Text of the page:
Hynek spotted the system of lagoons through satellite imagery in April 2022 when he was studying another lagoon in northwestern Argentina that had smaller stromatolites with microbes that use anoxygenic photosynthesis.

“We’re not sure if the microbes are actively participating in their growth (in the newly discovered stromatolites). We think they are. But we haven’t done the experiments yet to try to figure that part out,” said Hynek, who documented preliminary observations with microbiologist Maria Farías, cofounder of Punabio SA Environmental Consulting. “There’s a lot of work to be done. We just discovered them and hardly scratched the surface.”

Hynek and Farías were slated to present their findings December 11 at the 2023 meeting of the Geophysical Union in San Francisco, according to a news release.

Possible window into ancient Mars

If the stromatolites are produced by microbes using anoxygenic photosynthesis, the discovery could provide insight on the possibility of life on ancient Mars, Hynek said.

“We’ve identified more than 600 ancient lakes on Mars; there may have even been an ocean. So, it was a lot more Earth-like early on,” he said. Hynek also said the minerals gypsum and halite, found in the stromatolites in Argentina, are also in salt deposits all over Mars.

“If Mars ever evolved life through photosynthesis, this is the type of thing we’d be looking for (stromatolites) — and it is the type of thing we’re looking for,” said Hynek, who is also a research associate at the University of Colorado Boulder’s Laboratory for Atmospheric and Space Physics.

“If we’re going to find any sort of fossils on Mars, this is our best guess as to what they would be, because these are the oldest ones from the Earth rock record.”

Hynek said he hopes to return to the lagoon soon to conduct more research on the stromatolites.

“Stromatolites on Mars? A long shot, but who knows. So far, no carbonates at the surface of Mars, but the search continues,” Visscher said, for potential signs of life.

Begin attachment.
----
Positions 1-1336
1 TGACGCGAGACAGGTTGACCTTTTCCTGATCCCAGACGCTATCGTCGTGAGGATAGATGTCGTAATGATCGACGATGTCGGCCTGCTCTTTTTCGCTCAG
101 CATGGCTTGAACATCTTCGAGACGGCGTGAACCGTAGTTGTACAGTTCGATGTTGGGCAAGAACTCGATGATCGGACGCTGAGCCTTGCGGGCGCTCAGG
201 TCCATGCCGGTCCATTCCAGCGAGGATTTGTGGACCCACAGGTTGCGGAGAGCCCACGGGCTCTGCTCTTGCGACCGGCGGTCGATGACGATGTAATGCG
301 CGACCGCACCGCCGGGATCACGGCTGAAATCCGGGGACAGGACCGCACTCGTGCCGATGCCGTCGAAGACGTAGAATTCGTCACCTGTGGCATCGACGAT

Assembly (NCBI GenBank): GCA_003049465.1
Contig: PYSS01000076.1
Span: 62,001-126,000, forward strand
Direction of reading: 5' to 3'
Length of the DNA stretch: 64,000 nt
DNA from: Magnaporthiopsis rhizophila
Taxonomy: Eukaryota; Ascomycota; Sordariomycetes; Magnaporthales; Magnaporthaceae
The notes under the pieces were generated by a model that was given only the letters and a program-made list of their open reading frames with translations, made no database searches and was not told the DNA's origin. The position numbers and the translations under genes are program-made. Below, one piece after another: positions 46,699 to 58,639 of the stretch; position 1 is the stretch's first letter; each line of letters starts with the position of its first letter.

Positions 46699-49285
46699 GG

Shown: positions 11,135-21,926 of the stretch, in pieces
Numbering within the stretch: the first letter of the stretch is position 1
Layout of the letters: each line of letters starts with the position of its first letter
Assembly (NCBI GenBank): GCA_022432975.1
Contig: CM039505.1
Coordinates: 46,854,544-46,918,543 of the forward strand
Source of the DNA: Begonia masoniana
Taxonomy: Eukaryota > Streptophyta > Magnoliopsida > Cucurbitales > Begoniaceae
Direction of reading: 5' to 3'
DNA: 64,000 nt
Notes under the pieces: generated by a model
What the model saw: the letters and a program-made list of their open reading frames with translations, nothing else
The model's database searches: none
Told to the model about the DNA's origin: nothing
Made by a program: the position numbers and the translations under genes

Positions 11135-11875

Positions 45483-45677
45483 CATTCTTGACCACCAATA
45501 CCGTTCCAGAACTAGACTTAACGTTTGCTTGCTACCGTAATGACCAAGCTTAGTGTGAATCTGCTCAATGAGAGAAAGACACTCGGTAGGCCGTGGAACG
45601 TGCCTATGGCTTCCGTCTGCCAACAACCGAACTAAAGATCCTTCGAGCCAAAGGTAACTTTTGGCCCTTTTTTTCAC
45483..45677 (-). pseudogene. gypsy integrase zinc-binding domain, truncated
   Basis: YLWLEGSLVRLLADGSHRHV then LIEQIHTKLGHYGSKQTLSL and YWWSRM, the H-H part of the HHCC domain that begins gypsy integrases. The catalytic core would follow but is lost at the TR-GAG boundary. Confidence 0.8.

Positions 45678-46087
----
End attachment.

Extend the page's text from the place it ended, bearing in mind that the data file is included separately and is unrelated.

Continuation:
This post appeared first on

Enter Your Information Below To Receive Free Trading Ideas, Latest News And Articles.

    Your information is secure and your privacy is protected. By opting in you agree to receive emails from us. Remember that you can opt-out any time, we hate spam too!

    You May Also Like

    Latest News

    Kim Jong Un attended a “paramilitary parade” with his daughter to mark the 75th anniversary of North Korea’s founding on Saturday, the country’s state...


    Target said Tuesday that it will close nine stores in major cities across the country, citing violence, theft and organized retail crime. The company will...


    A U.S. District Court judge Thursday blocked implementation of a new Idaho law that would prevent transgender students from using restrooms, locker rooms and...


    The Consumer Price Index hit 3.2% in July, compared with 3% in June, the Bureau of Labor Statistics reported Thursday. Once again, food prices...

    Disclaimer:, its managers, its employees, and assigns (collectively “The Company”) do not make any guarantee or warranty about what is advertised above. Information provided by this website is for research purposes only and should not be considered as personalized financial advice. The Company is not affiliated with, nor does it receive compensation from, any specific security. The Company is not registered or licensed by any governing body in any jurisdiction to give investing advice or provide investment recommendation. Any investments recommended here should be taken into consideration only after consulting with your investment advisor and after reviewing the prospectus or financial statements of the company.

    Copyright © 2023